A Crisis of Faith


Driving down a rural road, tears welling in my eyes, my voice scaling octaves and my hands banging the steering wheel as the breakdown I never saw coming comes barreling toward me like a freight train.

I was on my way to Kohl’s.  To buy running shoes.

Track shoes, to be exact, for my son.  The same son we drove hundreds of miles to Kansas for the national USATF meet last year.  Shoes that same son wasn’t sure he wanted.

“What is going on?!?!” I screeched to my wife, riding shotgun and not looking so comfortable doing it.  “He quit basketball. He quit football.  He quit soccer.  He quit karate.  And now TRACK?!?!  We can’t let that happen!  We can’t let him be a quitter.  Or a do-nothing-er.  Baseball is not enough.  And he’s probably just going to quit that too.  And have you seen him run?  You’ve seen him run!!  He’s so GOOD at it!!  He’s so naturally athletic.  WHAT IS GOING ON?!?!”

Ok, let me translate that blubbering mess into sane people words: I don’t believe in bored kids.  Active kids are happy kids.  They’re moving and sweating and growing and learning and socializing.  Sport is good for the body, mind and soul.  Add to that a naturally athletic build and good speed, and it’s a done deal.  I am a good mom and good moms keep their kids in sports.  Period.

“Babe, remember what Dr. Heiny said…”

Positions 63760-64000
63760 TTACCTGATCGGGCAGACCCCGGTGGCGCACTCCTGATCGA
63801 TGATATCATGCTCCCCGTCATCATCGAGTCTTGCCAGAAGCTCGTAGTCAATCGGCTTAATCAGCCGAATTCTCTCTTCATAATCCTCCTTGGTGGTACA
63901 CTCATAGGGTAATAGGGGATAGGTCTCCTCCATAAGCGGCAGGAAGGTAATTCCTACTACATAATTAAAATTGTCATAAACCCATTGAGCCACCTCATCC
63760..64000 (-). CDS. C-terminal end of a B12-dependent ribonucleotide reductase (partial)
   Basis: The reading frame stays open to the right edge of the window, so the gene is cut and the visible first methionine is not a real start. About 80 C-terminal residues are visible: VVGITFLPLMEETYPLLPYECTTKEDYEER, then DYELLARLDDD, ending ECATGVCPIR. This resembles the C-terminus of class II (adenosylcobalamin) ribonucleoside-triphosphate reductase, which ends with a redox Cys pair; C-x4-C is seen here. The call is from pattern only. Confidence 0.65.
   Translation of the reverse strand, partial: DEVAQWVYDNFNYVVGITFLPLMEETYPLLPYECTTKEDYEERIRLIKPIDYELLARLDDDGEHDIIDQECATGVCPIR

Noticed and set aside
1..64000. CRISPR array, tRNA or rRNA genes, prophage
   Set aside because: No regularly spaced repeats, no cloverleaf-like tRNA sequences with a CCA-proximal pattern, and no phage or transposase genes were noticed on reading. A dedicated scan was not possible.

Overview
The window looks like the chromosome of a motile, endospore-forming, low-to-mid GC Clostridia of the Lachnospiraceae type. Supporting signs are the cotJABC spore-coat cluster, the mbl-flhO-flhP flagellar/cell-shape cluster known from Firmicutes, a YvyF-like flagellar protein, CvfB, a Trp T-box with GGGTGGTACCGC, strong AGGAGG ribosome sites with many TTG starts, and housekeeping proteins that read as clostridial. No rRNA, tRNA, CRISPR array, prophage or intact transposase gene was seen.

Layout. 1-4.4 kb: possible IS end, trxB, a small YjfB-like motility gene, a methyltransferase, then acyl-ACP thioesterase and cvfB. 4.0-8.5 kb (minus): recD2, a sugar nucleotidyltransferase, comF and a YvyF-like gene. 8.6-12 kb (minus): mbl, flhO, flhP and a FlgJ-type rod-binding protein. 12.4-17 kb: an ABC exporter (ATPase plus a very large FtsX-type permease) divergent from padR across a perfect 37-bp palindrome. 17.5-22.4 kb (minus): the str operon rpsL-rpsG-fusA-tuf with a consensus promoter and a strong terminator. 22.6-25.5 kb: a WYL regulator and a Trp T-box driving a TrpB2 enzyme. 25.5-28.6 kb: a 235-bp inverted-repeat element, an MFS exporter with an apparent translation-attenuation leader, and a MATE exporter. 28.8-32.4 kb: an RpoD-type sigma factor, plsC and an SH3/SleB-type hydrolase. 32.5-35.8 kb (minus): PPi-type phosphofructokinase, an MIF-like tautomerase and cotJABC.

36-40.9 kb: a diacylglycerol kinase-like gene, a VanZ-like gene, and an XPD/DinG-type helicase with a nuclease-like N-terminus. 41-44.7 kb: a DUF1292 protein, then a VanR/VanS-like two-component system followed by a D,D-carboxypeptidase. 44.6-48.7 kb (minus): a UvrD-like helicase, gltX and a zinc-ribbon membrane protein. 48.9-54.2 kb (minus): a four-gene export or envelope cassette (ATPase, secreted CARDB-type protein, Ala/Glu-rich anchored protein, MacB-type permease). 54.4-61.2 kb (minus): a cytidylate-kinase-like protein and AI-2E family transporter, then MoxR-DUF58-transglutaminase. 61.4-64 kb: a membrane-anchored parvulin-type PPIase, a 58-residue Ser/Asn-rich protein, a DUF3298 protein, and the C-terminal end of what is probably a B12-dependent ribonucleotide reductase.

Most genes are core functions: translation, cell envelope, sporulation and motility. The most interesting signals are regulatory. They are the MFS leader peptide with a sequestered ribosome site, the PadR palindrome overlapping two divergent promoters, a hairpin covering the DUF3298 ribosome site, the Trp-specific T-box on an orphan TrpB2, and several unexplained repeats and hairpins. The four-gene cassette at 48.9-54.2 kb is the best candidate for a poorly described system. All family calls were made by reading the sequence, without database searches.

Dammit, I hate it when she does that.  And by “that” I mean interrupt my hysterical moments with calm, rational thoughts.  Just rude.

So flashback to last year’s annual check up with our pediatrician.  Doc looks at me and says, “Mom, you don’t have a football player on your hands.  You have a dancer.  Or an artist.  He’s not aggressive enough for team sports.  He may do them now, but it won’t last long.”

As taken aback as I was, I couldn’t really disagree with him.  Munchkin was the only one on the basketball team with his legs crossed as he sat on the bench.  He admitted to me that he would pass the ball instead of shoot because a teammate probably wanted a chance to score a goal.  And from a very young age he declared that football was too “tackle-y”.  And these things weren’t problems for me, or so I thought, because I believe in gender-neutral parenting.  As in, you like what you like because you like it, not because society told you that you should.  So crossing your legs?  Fine if your comfy.  Football not your thing?  Hey, I don’t like getting hit either.  Gender has no bearing on the color of your shirt, the games you play, and least of all your worth as a human being.

But Munchkin?  Oh, he disagreed big time.  As we left the office that day he said, “Mommy, I don’t like what Dr. Heiny said about me.  He called me a wimp.  And I’m not a wimp.  I’m tough.”

Even as I write this the tears well up in my eyes.  My 8yo was offended by the idea that he would be good at something other than the normal boy things.  He heard “dancing” and “art” and thought “weak”.  Despite my strenuous efforts at creating a genderless household where the phrases “boy this” and “girl that” are adamantly corrected (‘the only thing girls can do that boys can’t is give birth”), our heteronormative society had still left its mark on him.

And on me.